Thursday, August 7, 2008

HOW TO: Turning fabric scraps into a patchwork drawstring bag

This is a guest blog by Joei Reed of Joei Reed Hats for Etsy's NC Triangle Street Team blog

During any sewing project, one ends up with pieces of fabric that are too small to be useful, but big enough that it seems a shame to throw them away. And piled up together, the scraps add up to a pretty sizable amount of material. What to do with these wayward pieces? One thing that I like to do is create a patchwork drawstring purse or bag. It gives you a bag that coordinates with whatever you're making from the fabric, and it creates something striking from those seemingly "useless" little pieces.

The process is pretty simple. First collect your small pieces. Here's a set of scraps left over from a hat I covered recently. (You will probably find yourself saving all kinds of small pieces if you start making these sorts of projects):

Figure out how to lay out your pieces so they fill in a rectangle/square, or even a circle. (The instructions here apply to square bags, but circular bags are not too dissimilar.) It's okay if your pieces overlap, just try not to leave gaps larger than about a quarter of an inch.

Cut a piece of fusible interfacing the side of your pieced-together shape, and place your fabric on it, with the fusible side towards the fabric. Fuse it to your fabric following the instructions that come with the interfacing. This usually involves an iron on a wool setting and a damp presscloth.

Your fabric will now be stuck down to the interfacing, so your little pieces will stay in place. Next set your sewing machine to its widest zigzag stitch setting, and a short stitch length, usually around 1. Zigzag stitch over all of your edges of all of the pieces. It's okay to go over some edges more than once if you need to, in order to not have to start new lines of stitching. You can use a coordinating thread color, as I did here, or you can use a contrasting one to play up your patchworking.

Once you have finished your zigzag stitching over the surface of the fabric, use the same stitch to overcast the entire edge of the piece. This is done by zigzag stitching off of the edge of the fabric, so it locks the edge in stitching and it won't fray.

You'll probably want to press your finished piece.

So here's what the finished piece looks like.

At this point you can back the piece with another piece of fabric the same size (another patchwork piece, if you like) or you can fold the patchwork piece in half to make the bag. In this case I was making a smaller bag so I folded it. So to figure out the size of your final bag, fold it in half and fold over about an inch or so of fabric at the top (depending on the size of the drawstring you will use).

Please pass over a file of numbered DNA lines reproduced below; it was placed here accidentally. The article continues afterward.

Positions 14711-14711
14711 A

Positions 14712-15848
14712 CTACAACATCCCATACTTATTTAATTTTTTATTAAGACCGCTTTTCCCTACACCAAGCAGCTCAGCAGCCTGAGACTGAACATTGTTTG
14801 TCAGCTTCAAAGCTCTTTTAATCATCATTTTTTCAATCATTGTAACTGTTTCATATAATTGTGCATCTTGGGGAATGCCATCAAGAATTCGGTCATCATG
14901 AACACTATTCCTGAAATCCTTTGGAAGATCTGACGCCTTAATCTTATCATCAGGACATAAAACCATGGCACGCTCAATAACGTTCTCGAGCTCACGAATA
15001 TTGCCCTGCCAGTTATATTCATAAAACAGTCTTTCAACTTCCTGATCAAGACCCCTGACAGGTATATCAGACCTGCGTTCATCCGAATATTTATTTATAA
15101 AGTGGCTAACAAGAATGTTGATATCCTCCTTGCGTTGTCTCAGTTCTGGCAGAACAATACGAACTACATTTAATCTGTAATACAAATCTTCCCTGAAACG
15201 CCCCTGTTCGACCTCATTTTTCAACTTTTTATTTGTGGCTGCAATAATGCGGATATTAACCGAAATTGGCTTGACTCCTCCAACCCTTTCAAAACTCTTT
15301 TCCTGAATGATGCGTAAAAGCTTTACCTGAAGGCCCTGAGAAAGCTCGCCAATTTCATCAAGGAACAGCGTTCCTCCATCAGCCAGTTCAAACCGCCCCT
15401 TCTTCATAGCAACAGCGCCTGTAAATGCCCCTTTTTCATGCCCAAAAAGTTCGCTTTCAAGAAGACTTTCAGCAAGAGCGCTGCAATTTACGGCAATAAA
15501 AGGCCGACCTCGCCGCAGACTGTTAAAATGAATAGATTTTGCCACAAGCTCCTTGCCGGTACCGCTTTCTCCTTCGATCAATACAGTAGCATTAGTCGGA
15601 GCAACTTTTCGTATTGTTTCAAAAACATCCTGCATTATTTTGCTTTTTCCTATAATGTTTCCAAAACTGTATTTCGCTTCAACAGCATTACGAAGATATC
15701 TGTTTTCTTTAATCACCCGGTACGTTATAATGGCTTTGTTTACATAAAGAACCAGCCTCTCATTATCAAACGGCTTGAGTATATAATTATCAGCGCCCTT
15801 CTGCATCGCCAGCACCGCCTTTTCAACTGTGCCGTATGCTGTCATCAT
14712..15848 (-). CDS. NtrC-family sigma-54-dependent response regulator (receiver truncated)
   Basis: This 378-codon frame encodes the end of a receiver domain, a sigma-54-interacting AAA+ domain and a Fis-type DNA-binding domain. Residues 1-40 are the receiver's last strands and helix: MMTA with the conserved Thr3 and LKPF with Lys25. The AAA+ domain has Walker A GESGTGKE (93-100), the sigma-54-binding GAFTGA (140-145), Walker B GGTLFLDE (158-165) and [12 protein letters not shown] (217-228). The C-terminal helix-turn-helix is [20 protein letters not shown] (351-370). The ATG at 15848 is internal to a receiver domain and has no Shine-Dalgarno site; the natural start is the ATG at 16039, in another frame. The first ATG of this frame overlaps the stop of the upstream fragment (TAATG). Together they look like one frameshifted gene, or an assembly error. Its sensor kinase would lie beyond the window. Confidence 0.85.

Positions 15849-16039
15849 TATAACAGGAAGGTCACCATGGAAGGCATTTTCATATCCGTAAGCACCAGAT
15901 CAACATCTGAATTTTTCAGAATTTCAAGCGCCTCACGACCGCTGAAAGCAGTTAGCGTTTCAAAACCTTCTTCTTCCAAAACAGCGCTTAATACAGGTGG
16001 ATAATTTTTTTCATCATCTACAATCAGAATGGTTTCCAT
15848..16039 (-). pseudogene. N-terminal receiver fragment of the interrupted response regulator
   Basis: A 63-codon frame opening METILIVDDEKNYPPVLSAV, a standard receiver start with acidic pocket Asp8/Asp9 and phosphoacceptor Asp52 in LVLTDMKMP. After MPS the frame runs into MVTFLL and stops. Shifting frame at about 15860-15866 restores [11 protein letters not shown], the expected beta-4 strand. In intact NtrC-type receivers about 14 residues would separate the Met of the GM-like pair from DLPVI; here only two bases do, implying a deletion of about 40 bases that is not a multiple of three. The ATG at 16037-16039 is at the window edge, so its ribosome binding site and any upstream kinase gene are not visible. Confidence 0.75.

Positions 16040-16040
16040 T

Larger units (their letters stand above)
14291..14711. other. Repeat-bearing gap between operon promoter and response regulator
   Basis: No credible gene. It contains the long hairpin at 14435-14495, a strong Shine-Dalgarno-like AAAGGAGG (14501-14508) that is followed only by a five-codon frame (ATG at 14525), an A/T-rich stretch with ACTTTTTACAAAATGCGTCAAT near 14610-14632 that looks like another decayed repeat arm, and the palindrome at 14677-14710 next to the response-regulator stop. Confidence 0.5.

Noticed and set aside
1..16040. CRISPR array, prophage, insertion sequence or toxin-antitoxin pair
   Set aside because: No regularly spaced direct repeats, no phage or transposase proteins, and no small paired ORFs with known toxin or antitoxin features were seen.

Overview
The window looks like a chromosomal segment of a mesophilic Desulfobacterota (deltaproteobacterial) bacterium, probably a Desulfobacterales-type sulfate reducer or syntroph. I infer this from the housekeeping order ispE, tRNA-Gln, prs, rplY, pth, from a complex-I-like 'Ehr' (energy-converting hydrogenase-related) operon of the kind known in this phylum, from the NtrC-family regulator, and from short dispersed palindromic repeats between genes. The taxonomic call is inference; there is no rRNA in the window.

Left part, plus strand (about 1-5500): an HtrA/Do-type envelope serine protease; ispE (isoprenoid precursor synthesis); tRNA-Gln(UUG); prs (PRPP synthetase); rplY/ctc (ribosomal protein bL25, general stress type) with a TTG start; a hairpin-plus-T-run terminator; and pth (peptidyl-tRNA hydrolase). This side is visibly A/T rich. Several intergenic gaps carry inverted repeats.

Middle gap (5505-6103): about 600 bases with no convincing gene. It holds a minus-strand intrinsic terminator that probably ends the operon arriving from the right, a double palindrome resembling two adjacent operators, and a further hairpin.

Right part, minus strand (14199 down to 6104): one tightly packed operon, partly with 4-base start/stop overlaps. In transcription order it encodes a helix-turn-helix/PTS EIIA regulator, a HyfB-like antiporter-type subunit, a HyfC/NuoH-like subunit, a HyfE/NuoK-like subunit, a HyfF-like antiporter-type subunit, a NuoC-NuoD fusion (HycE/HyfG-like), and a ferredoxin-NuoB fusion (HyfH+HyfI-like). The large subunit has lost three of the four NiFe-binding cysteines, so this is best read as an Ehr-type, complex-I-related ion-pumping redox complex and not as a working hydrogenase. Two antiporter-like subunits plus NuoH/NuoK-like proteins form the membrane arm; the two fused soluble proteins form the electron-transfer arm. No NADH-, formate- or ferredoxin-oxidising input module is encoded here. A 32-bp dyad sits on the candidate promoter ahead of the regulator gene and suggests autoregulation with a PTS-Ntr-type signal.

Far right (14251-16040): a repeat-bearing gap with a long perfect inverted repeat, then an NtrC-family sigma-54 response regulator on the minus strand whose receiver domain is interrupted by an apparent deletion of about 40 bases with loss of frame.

To make a hole for the drawstring on the folded side, mark the folded location with pins and make a small buttonhole that is slightly shorter than your casing length.

(You can skip the buttonhole step if you are not making a folded bag. Just do both sides as indicated below.)

Fold your bag back in half, inside out, and pin the open sides together, stopping just a little bit above where the top foldover (which will make the drawstring casing) will attach to the rest of the bag.

Sew on the two open sides, again stopping where you pinned at the top.

Fold down the casing and stitch, being careful to sew only through one layer of fabric! If you sew through both sides, you'll sew your bag shut!

Turn your bag right side out and press, and then turn the seam allowance to the outside just at the top on the stitched edge to create the opening for the casing. You may need to stitch it a couple of times to hold it in place.

To create the drawstring, cut two lengths of a ribbon or cord to about three times the width of your bag, and attach one to a safety pin.

Thread it through the casing opening on one side, all the way around the top of the bag, and back out the other opening on the same side that you started.

Repeat for the other side of the casing.

Knot the ends of your cords, and your bag is finished!

Here are some other patchwork bags I've created over the years. In one I made an effort to line up the pieces so they had the same pattern as the original material. In other projects the stitching becomes part of the design.

Once you have your piece patchworked, you can of course use it for other things than drawstring bags. You can create other purse layouts, or if you have larger patchwork pieces, they can be made into a shawl, for instance.

I hope this easy and quick project will give you something fun and rewarding to do with your leftover pieces!

--Many thanks to Joei for sharing this project how-to with us!


  1. Very cool tutorial, thanks for sharing! I just wish I knew how to work a sewing machine.

  2. This is really neat--the next rainy afternoon that we have, I plan to give it a try!

  3. Thank you for this tutorial! Very cool!

  4. "reduce reuse recycle"... this is awesome, I'm thinking a lot of presents will be wrapped in these bags this year!

  5. Glad everyone enjoyed it and can use the info for their own purposes! Sarah, regarding presents, I can imagine making the bags longer for use as wine bottle present bags!

  6. Great article! Thanks for all the photos, too. I wish I had any talent for sewing, but I'm going to share this with my friends who do!